Marchena directly addressed Whittaker and asked him if he was "involved in the decision to use E&G funds" or if he had knowledge of the funds being misappropriated.
Whittaker said he was not aware the funds were inappropriately used. He said he "trusted [Merck]" and that if he knew the funds were being used incorrectly, he "would have stopped it."
"I didn't know that there were any funds used that violated state statutes or Board of Governors' regulation," Whittaker said. "I'm angry and frustrated that my name appears on documents where I counted on [Merck] to provide good information."
The board met with a partner of Atlanta-based law firm Bryan Cave Leighton Paisner LLP, which will lead the external, independent investigation on the misuse of state funds at UCF. Joseph Burby, a trial lawyer, said the firm provides counsel to universities and conducts investigations regarding executive and faculty misconduct.
Marchena asked Burby to address a variety of questions during the investigation, including but not limited to identifying if other individuals besides Merck were involved in the misappropriation of funds, and finding out if other individuals "personally profited" from the decisions to misuse funds.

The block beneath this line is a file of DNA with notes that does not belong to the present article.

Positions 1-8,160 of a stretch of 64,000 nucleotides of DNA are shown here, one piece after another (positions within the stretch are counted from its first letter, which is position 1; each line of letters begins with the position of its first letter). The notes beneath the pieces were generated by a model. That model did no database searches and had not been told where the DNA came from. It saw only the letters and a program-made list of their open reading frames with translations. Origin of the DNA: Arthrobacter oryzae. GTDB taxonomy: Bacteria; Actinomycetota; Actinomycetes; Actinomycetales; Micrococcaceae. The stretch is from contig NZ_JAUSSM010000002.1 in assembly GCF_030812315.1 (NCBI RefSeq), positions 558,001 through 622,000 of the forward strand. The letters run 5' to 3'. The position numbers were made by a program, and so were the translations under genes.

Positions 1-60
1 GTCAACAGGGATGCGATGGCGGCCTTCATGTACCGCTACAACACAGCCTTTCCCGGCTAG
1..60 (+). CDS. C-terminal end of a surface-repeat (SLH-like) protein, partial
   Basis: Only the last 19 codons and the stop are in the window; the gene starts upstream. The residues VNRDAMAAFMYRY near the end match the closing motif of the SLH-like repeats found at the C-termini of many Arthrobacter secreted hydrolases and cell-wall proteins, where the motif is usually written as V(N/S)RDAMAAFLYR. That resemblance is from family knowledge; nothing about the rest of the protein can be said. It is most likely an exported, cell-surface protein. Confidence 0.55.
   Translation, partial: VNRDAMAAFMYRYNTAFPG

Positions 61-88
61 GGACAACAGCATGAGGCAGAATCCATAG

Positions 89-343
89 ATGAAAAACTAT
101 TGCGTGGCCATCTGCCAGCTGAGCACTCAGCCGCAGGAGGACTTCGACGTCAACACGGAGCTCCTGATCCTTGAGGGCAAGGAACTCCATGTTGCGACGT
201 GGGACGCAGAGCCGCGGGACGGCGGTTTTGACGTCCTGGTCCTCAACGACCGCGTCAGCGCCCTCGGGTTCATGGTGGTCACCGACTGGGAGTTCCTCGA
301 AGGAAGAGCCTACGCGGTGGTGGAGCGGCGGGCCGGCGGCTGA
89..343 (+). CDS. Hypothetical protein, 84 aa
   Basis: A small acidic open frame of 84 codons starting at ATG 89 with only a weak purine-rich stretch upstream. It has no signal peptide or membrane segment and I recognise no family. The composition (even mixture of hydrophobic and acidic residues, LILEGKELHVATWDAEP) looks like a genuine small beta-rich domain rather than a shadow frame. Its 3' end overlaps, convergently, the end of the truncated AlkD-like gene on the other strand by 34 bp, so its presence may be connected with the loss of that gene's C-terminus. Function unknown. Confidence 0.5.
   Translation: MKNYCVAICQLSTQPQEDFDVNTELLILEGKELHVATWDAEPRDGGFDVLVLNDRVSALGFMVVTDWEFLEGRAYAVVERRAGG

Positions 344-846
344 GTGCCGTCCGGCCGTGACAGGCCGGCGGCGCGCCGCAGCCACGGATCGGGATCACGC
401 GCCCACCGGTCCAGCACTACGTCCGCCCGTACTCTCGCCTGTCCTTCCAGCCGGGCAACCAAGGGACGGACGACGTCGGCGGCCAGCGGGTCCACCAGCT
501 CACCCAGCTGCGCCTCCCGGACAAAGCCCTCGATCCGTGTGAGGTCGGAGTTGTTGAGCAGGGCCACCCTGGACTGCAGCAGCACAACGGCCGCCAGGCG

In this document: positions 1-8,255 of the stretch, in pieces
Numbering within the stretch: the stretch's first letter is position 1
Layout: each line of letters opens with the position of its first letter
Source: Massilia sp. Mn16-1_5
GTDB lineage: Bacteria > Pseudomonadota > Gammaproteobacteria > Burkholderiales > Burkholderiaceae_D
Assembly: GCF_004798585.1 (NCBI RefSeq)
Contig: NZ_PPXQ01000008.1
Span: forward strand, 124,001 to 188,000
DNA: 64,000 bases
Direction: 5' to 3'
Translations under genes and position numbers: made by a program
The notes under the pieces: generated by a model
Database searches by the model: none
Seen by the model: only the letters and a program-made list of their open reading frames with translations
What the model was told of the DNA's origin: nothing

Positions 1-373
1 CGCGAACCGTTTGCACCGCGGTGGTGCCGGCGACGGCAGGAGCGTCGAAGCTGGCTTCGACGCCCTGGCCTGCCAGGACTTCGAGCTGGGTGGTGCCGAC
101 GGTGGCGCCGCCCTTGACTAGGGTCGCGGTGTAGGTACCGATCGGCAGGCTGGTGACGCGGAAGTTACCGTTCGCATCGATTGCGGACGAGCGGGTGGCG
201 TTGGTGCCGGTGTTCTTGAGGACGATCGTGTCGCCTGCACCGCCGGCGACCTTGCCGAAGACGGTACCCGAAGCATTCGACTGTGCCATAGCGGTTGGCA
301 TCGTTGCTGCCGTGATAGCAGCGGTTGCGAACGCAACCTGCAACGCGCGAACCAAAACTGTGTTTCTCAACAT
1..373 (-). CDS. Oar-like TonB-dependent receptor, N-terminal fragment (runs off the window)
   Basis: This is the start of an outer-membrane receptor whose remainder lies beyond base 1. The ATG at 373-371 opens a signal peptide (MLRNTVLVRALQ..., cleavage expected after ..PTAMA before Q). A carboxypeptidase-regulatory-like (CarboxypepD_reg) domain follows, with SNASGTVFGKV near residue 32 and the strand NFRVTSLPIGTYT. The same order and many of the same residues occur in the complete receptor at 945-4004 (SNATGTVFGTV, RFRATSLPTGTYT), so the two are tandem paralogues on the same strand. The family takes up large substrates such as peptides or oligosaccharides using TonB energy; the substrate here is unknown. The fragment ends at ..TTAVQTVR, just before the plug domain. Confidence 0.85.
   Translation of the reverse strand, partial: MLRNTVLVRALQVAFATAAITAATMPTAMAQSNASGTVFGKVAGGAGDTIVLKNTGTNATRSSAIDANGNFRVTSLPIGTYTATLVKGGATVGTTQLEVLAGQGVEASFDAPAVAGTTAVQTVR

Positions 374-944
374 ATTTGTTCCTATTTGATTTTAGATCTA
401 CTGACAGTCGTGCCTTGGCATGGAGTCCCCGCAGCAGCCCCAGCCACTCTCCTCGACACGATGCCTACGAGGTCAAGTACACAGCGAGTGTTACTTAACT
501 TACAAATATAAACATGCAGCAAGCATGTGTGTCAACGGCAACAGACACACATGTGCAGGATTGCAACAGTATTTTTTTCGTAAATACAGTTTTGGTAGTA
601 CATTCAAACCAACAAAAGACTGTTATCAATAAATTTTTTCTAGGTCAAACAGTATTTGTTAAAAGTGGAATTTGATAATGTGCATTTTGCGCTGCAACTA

Burby said he would work with the Board of Governors' Inspector General throughout the investigation.
The independent investigation will analyze university funding from the past 10 years, according to official university documents.
Burby said the firm will begin its independent investigation starting next week. He said the firm will move "as expeditiously as possible" in an attempt to complete some or all of the investigation by "the beginning of November," which he said he believes to be the desired time frame. The firm will present all of its findings to the Board of Trustees.
"We'll do everything we can to do that without sacrificing the integrity [and thoroughness] of the investigation," Burby said.
UCF will pay Bryan Cave Leighton Paisner up to $550 per hour.
Trustee David Walsh expressed dissatisfaction with the selection of Bryan Cave Leighton Paisner without a board discussion and motioned for the board to select a firm from a pool of candidates.
Marchena said Scott Cole, vice president and general counsel of UCF, was tasked with seeking an independent firm that had no former ties to UCF and that he believed would be a suitable fit for the investigation.
However, Burby confirmed that Bryan Cave Leighton Paisner did work with UCF in 1991, but said the firm partner involved is no longer associated with the firm.
"We're facing a really significant loss of trust in management here," Walsh said.
Walsh later withdrew his motion and said he would "revisit" his proposition following the Board of Trustee's meeting with the firm.
UCF SGA Student Body President Josh Boloña stressed the importance of trust and transparency, particularly in decision-making processes.
"There's a lot of investigating to do, but [trust] is the biggest point that we need to recover, internally and externally," Boloña said. "The more information [our students and faculty] know, the better because they can see that actions [being] taken are proactive and solution-oriented."
Amanda Espinosa contributed to this story.